Armageddon—2419 A.D.
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Armageddon—2419 A.D.


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Published 08 December 2010
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Project Gutenberg's Armageddon--2419 A.D., by Philip Francis Nowlan This eBook is for the use of anyone anywhere at no cost and with almost no restrictions whatsoever. You may copy it, give it away or re-use it under the terms of the Project Gutenberg License included with this eBook or online at
Title: Armageddon--2419 A.D. Author: Philip Francis Nowlan Illustrator: Frank R. Paul Release Date: May 26, 2010 [EBook #32530] Language: English Character set encoding: ISO-8859-1 *** START OF THIS PROJECT GUTENBERG EBOOK ARMAGEDDON--2419 A.D. ***
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By Philip Francis Nowlan
LSEWHERE I have set down, for whatever interest they have in this, the 25th Century, my personal recollections of the 20th Century. Now it occurs to me that my memoirs of the 25th Century may have an equal interest 500 years from now—particularly in view of that unique perspective from which I have seen the 25th Century, entering it as I did, in one leap across a gap of 492 years. This statement requires elucidation. There are still many in the world who are not familiar with my unique experience. Five centuries from now there may be many more, especially if civilization is fated to endure any worse convulsions than those which have occurred between 1975 A.D. and the present time.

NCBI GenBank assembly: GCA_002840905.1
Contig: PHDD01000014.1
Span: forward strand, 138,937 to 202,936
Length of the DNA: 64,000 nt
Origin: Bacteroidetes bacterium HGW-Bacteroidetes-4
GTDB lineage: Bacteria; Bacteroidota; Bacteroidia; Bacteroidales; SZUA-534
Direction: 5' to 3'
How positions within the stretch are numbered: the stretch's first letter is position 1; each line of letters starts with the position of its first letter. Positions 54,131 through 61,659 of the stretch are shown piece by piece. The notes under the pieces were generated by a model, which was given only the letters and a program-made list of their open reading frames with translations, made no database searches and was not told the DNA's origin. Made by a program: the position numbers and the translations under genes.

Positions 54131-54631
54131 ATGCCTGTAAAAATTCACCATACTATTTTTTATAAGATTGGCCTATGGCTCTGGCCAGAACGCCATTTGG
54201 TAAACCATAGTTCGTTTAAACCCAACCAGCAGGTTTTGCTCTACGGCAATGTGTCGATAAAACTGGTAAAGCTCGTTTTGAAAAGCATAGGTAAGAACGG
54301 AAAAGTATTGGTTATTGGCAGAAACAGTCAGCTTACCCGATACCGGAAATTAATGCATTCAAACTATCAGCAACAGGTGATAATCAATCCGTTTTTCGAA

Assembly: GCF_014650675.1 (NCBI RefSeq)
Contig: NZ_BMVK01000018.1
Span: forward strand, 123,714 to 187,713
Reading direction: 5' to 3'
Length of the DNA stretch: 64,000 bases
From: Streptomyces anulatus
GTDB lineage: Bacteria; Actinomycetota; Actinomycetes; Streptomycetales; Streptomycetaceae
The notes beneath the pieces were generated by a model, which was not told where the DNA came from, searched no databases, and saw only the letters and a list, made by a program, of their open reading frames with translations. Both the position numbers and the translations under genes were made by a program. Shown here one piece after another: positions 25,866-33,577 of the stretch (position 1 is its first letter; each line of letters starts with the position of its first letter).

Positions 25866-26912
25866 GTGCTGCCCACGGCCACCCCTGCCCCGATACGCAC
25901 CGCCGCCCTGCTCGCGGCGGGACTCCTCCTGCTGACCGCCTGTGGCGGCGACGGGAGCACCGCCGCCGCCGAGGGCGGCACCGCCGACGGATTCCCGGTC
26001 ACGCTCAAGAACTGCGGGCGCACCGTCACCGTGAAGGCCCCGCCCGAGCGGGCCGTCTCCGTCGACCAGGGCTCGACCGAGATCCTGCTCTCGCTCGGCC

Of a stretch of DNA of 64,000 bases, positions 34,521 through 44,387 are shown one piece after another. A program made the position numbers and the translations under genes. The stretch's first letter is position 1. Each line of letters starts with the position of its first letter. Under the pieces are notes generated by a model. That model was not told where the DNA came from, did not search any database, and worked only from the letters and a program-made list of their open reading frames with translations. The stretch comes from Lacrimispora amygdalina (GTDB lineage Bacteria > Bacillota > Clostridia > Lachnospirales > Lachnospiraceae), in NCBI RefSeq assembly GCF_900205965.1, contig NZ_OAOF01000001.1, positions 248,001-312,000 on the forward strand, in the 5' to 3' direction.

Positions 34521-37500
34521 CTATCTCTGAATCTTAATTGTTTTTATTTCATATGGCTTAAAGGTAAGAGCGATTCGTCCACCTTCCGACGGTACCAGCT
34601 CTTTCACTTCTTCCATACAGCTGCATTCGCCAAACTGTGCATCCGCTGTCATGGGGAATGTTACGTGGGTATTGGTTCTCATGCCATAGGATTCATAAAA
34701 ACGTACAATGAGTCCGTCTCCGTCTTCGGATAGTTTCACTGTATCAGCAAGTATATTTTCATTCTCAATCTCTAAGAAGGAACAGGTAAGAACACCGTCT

I should state therefore, that I, Anthony Rogers, am, so far as I know, the only man alive whose normal span of eighty-one years of life has been spread over a period of 573 years. To be precise, I lived the first twenty-nine years of my life between 1898 and 1927; the other fifty-two since 2419. The gap between these two, a period of nearly five hundred years, I spent in a state of suspended animation, free from the ravages of katabolic processes, and without any apparent effect on my physical or mental faculties. When I began my long sleep, man had just begun HRE, ealE  mao rreo,niceshiicanli fantrcesoeirefo sdduss neir in a of the anouqse t serlac rnaln  itsghnelarpainevird setni yb scientifiction story plus.combustion motors. He had barely begun to It is a story which willspeculate on the possibilities of harnessing sub-make the heart ofatomic forces, and had made no further practical many readers leap withpenetration into the field of ethereal pulsations than joy.the primitive radio and television of that day. The United States of America was the most powerful We have rarely printed nation in the world, its political, financial, industrial a story in thisand scientific influence being supreme; and in the magazine that forarts also it was rapidly climbing into leadership. scientific interest, as well as suspense,I awoke to find the America I knew a total wreck—to could hold its own withfind Americans a hunted race in their own land, this particular story. Wehiding in the dense forests that covered the prophesy that thisshattered and leveled ruins of their once story will become moremagnificent cities, desperately preserving, and valuable as the yearsto develop in their secret retreats, thestruggling go by. It certainly holdsremnants of their culture and science—and the a number of interestingundying flame of their sturdy independence. prophecies, of whichdomination was in the hands of MongoliansWorld no doubt, many willworld power lay in inland China,and the center of come true. For wealthwith Americans one of the few races of mankind of science, it will beunsubdued—and it must be admitted in fairness to hard to beat for somethe truth, not worth the trouble of subduing in the time to come. It is one of those rare storieseyes of the Han Airlords who ruled North America that will bear readingas titular tributaries of the Most Magnificent. and re-reading manyFor they needed not the forests in which the times.Americans lived, nor the resources of the vast This story hastiW ht hep ecefrontiwtochhihet etrrtiroei shtse eforests covered.noitcu der yah dhtudecnthee syprodtic impressed us so favorably, that we hopeicifro pscf ntiednsseca se remarkas, theirpoemtno lbdevelefoissecen nd aestiieurux l the author may bemechanical accomplishment of work, they had no induced to write a sequel to it soon.bor of an unrulyt ehe snalev dalomondeicresior ftsera ,sn dnce oicomonecof eht rof deen .ecar They had all they needed for their magnificently luxurious and degraded scheme of civilization, within the walls of the fifteen cities of sparkling glass they had flung skyward on the sites of ancient American centers, into the bowels of the earth underneath them, and with